At some point, concerned, we take this car to what would be our regular shop – the one that I’ve mentioned before, and today, I can’t tell you the name of this place – Ingrams, maybe. One of the few places that mentioned foreign car repair. And in this small town, this shop is maybe a mile from the triumph dealership. I’ve said before, I didn’t know anyone that would use a dealership service department unless your car was under warranty. I kinda feel that way today, frankly. Many do too. But here we are, outside the shop, engine off, and Dad rounds up a mechanic. We fire the car, let it idle – I assume rev it some, and he says – shut it off. And shakes his head. Now this thing isn’t throwing rods, or burning oil, best I can remember. But it sounds like its about to fall out of the car, and in pieces. I do remember this part.

This begins the decision to leave the car there, and have the engine rebuilt. This rebuild goes on for a few weeks. The first few days, the car just sits outside, in a row of cars waiting for service. Teenager, about to get an engine rebuild in his british sports car. I mean the only thing I thought about was – wow, new motor, and it will be a rocket ship. So this multi week Christmas of waiting – driving by for no reason to see of there was progress, and one day, the car sitting there, now the nose is up. And the hood is missing. Sad blue paint job, now exposed as the original white engine bay, dirty, is missing a motor. And in the service bay is this motor, now in parts, the block on its end, with all 6 cylinders exposed. I don’t remember the head or crank anywhere. I remember this country store looking shop, with parts laying all over the place. I would find a reason to stop by – for progress. And like those shops, they come in spurts. Nothing for a week, and then all of a sudden, freshly painted block, and at some point, its back together. And then, back in the car. And ready to go home. All I remember when we left was how pretty that motor was. They even painted the valve cover. I was sure it was all great cause it was pretty.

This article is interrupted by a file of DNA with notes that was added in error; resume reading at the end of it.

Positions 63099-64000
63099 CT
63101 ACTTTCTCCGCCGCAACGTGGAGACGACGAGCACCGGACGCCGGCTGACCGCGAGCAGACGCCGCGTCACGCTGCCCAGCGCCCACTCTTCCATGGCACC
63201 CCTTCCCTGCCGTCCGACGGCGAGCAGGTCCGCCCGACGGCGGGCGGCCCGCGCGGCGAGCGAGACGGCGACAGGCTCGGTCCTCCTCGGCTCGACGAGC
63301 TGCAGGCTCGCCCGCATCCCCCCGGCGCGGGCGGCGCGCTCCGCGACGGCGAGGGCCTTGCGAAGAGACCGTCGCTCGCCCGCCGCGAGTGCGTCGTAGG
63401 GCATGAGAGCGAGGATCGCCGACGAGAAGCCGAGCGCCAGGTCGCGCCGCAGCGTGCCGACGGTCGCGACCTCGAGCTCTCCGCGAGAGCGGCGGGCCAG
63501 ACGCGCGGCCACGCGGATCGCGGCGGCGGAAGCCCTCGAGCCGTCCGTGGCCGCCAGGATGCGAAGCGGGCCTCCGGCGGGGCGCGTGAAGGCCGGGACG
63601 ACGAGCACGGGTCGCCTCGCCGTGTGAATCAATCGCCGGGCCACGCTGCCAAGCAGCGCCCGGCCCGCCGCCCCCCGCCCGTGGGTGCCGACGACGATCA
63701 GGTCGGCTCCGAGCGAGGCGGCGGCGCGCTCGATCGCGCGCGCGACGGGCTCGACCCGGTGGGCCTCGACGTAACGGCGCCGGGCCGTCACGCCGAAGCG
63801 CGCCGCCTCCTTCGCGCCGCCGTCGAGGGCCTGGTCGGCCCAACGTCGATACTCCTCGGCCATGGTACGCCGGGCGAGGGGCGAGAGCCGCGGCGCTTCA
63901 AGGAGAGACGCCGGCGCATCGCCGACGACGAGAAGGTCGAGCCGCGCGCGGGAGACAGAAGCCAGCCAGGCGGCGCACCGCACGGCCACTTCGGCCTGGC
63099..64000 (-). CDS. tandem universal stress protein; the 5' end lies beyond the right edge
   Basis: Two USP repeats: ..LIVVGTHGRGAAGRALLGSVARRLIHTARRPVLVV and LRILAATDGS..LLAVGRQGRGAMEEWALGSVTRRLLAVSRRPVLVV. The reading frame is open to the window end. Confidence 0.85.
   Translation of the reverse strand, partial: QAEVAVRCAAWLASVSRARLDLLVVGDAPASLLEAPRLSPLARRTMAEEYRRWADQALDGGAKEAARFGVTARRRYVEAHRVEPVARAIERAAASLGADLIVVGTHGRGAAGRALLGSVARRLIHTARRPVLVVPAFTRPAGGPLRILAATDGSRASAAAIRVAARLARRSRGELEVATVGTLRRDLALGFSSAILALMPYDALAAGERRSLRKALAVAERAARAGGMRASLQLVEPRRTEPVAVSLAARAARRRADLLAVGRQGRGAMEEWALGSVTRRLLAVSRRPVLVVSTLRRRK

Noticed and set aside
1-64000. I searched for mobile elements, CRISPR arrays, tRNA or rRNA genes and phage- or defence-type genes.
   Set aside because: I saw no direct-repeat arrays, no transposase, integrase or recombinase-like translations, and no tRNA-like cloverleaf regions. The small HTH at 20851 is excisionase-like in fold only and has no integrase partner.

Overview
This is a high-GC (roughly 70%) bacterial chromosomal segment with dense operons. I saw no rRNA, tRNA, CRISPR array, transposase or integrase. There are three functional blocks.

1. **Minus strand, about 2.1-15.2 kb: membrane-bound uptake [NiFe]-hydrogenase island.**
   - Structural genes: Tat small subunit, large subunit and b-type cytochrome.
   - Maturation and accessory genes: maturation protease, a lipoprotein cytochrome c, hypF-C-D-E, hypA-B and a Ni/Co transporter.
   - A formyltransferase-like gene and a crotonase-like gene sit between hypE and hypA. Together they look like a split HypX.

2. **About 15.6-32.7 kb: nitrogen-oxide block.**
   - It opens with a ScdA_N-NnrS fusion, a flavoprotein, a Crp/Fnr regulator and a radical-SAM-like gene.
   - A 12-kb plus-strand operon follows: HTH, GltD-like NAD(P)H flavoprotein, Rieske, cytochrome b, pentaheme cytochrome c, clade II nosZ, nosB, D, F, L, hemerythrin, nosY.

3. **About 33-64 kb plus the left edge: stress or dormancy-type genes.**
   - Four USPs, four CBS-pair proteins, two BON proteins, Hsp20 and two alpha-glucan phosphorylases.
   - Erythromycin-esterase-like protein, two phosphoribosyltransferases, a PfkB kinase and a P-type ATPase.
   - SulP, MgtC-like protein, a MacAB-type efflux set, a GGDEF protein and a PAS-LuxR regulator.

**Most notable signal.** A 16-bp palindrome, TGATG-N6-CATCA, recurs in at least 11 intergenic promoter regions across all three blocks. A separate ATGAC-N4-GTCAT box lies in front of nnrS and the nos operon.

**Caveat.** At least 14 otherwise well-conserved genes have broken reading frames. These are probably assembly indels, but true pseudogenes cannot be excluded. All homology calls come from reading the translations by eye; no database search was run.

For the next 7 years, I drive a decent motor, with nothing special in performance that I was hoping for. Ran ok, but had a tendency to blow smoke at high RPMs. Like 4K. Seriously. So, part of that engine work missed on one of the cylinder hone or ring gap. This throwback for me – and others, is about what resources we had back in the day. There was no CNC machine shop – no parts bath. Just a bench, with probably new main and rod bearings, same pistons, and new rings. Did I miss anything? I am sure they did nothing to that head, and just bolted it back on. Ring and bearing job. And probably front and rear seals.

Think about that for what, 1000 dollars? To get into stuff today, that we feel required, was blueprint stuff back in the day. I can’t imagine getting into my motor without having everything straight and balanced. Add decking that head, new valves, roller rockers, cam, cam bearings, inline bore, torque plate bore to .010 over, and a few other things, including that lightened WBC crank. I get drunk thinking about putting a motor together that I really want to do. To have this memory of a kid watching an engine come out, come apart, and go back together in a pretty way is a great memory on several levels – that appreciation for it to happen, for those around you that helped make it happen, and while not a rocketship, and not perfect, 7 years of decent motoring.

That’s enough for today
You and your Triumph TR6 are lovely diplomats. You help people around you with this car without even knowing it. You bring happiness to kids at the auto parts store. You are a trusted TR6 owner, sharing and helping others. Please start the car with it out of gear and foot off the clutch to save your thrust washers. Pop your hood and have a good look around the engine bay. Please put fresh gas in your car each week. Smile when you drive, and whenever possible, take a kid driving.

See you on down the road,

L.O Guvna

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I am the steward of CF50460UO, born September 1975 with paint code 19 and black interior. Nicknamed “the school car”, is now over 100K in miles, with the original paint. I am the 3rd steward. Car was delivered with original hard top and factory overdrive. Current upgrades include Volvo overdrive gearing, Konig Rewind 16x7 rims, Falken 205s, 4Runner calipers and 7/8 rear wheel cylinders. Carbs by poolboy, with a FlexAlite electric fan, pertronix ignitor ignition, TR5 cam, pacesetter header, 70amp Lucas direct fit alternator, Silverstar Halogen headlights, WBC blueprinted oil pump, Bastuck 9 pound flywheel, Goodparts suspension on all 4 corners, Goodparts sway bar, Goodparts trailing arm brackets, Uprated Armstrong lever shocks with cycle fork oil, JVC audio with 4 speakers, high torque starter, solid state Rheostat, pending LED dash gauges. My wish list: r200B diff, a quantum mechanics Supra gearbox, new interior, and new paint at some point, a fresh motor down the road with lightened crank, cam bearings, improved compression and roller rocker valve train. Oh, and AC